7 Stats You Need to Know Before Starting a Small Business

The idea of starting a small business can be as intimidating as it is alluring. If you’ve got the entrepreneurial

3 min. read

The idea of starting a small business can be as intimidating as it is alluring. If you’ve got the entrepreneurial spirit, happiness means the chance to pursue your own vision. At the same time, there’s the big worry: What if you fail?

Thankfully, it’s as true in business as in any other aspect of life: The more you arm yourself with knowledge, the more prepared you’ll be. To that end, we’ve gathered 7 essential statistics for anybody thinking about starting their own small business. We hope they help!

1. Small businesses constitute 99.9% of all U.S. companies.

Because big companies garner greater name recognition, they’re the ones we probably spend more time consciously thinking about. And yet, they constitute only .1% of America’s total number of companies. If you’re feeling alone in your pursuit to start a small business, take heart: There are lots of other entrepreneurs like you out there. And that means there are lots of great resources available, from blog posts to meet-up groups. Seek out opportunities to learn from others who have been exactly where you are right now.

2. 42% of small businesses fail because there isn’t a market for their product or service.

This one might sound scary, but trust us: It’s much better to consider the ramifications of such a stat before you launch your business rather than after. Don’t just assume there’s a strong market for your product or service. Instead, you should conduct some extensive research. Is any company out there doing more-or-less what you plan to do? How successful have they been? Do they operate in your area? Will they be a competitor? The more questions you’re able to answer, the better.


3. The average small business owner uses $10,000 in startup capital.

For a first time business-owner, even the basics can be pretty mysterious. For instance, how much does it cost to start a company? That’s a pretty important question. And the answer, of course, depends on a number of factors including industry and location. However, having an average in mind should give you a useful starting point. According to the Wells Fargo Small Business Index study, the average small business owner uses about $10,000 in startup capital.

4. 82% of small businesses that fail do so because of cash flow problems.

This stat serves to reinforce the importance of the previous one. Even if your business has great potential, an inability to pay the bills will bring it to an early death. As you make decisions about things like office space and new hires, really think about your overhead. Will you have the cash to keep everything afloat if it takes a while for your fledgling business to earn revenue?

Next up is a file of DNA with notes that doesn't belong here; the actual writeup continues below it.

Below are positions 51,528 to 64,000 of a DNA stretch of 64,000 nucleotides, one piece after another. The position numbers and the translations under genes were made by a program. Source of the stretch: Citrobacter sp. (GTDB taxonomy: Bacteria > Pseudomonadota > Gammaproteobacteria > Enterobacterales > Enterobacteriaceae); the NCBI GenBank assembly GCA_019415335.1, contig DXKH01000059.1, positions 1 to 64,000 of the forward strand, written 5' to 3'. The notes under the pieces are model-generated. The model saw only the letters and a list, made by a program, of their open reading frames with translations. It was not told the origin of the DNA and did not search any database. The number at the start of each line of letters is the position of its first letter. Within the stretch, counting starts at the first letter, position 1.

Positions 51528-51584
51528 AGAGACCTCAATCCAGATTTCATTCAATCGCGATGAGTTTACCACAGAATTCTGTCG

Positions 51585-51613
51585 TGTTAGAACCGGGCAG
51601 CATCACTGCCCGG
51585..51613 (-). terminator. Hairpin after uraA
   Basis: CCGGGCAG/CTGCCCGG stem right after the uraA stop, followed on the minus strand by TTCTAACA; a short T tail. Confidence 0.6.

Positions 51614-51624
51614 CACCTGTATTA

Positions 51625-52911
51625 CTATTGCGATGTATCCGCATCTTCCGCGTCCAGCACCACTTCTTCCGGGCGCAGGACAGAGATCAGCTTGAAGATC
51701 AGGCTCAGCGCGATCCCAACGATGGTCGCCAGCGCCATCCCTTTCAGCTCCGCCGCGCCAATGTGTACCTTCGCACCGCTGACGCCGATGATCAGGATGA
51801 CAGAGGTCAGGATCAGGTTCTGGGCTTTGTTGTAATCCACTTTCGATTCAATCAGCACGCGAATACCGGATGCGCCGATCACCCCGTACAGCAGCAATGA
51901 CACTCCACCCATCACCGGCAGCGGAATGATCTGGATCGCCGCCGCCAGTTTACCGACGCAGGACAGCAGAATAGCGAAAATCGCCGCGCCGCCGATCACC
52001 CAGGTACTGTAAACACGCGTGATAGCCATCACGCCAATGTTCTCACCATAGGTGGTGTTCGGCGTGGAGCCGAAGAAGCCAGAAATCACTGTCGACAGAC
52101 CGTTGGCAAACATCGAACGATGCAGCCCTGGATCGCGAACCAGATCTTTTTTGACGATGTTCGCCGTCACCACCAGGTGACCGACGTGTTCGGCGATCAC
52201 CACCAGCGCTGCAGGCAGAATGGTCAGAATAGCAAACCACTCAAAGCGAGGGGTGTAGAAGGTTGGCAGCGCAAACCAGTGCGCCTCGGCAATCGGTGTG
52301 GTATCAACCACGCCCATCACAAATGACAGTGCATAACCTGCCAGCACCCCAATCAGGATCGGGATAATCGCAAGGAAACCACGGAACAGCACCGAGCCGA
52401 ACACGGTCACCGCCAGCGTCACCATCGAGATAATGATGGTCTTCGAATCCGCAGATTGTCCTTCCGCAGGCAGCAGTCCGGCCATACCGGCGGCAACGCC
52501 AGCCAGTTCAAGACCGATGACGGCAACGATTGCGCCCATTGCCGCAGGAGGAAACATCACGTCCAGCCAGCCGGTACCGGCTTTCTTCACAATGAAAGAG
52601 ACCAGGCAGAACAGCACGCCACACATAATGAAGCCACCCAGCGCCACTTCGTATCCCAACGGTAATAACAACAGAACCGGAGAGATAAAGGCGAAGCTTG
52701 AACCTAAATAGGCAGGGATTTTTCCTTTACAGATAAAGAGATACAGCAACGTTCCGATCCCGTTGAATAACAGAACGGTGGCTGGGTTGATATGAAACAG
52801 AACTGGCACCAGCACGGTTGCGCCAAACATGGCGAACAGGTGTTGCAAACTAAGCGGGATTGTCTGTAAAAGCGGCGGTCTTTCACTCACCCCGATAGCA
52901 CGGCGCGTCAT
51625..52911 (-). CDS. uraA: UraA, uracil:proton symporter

5. 74% of the workforce is open to changing jobs.

When it comes to hiring your first employees — whenever that time may come — don’t assume your pool of potential candidates only contains those without a current job. This stat suggests that many people aren’t thrilled with their current job — or that, at the very least, they’re open to hearing new offers. Don’t rule out recruiting people away from other companies whose performance way of doing business you generally admire.

6. On average, small business teams spend 23% of their workdays manually inputting data.

When a business is new, that means its processes are new. They haven’t been streamlined yet, and therefore leadership likely hasn’t chosen technologies that could support those processes and save employees’ time. Better to hold off on expensive platforms until certain aspects of the business have solidified, right? Well, if employees are spending one workday per week manually inputting data, you’re losing a ton of time that could otherwise be used to grow the business and move it toward profitability. You’re probably better off researching affordable, flexible technologies that can help your team now and in the future, whatever that future may look like.

7. 75% of small businesses are using tech platforms for sales.

Many people believe CRM platforms are only useful for big, established companies who have tons of clients and leads to deal with. However, a good CRM isn’t just about managing volume — it’s about finding customers faster and keeping them happy. And those activities are important to any business, no matter the size.

If you have questions or concerns about starting or growing your small business, we’d love to hear from you. Let us know how we can help!



Danielle Sutton

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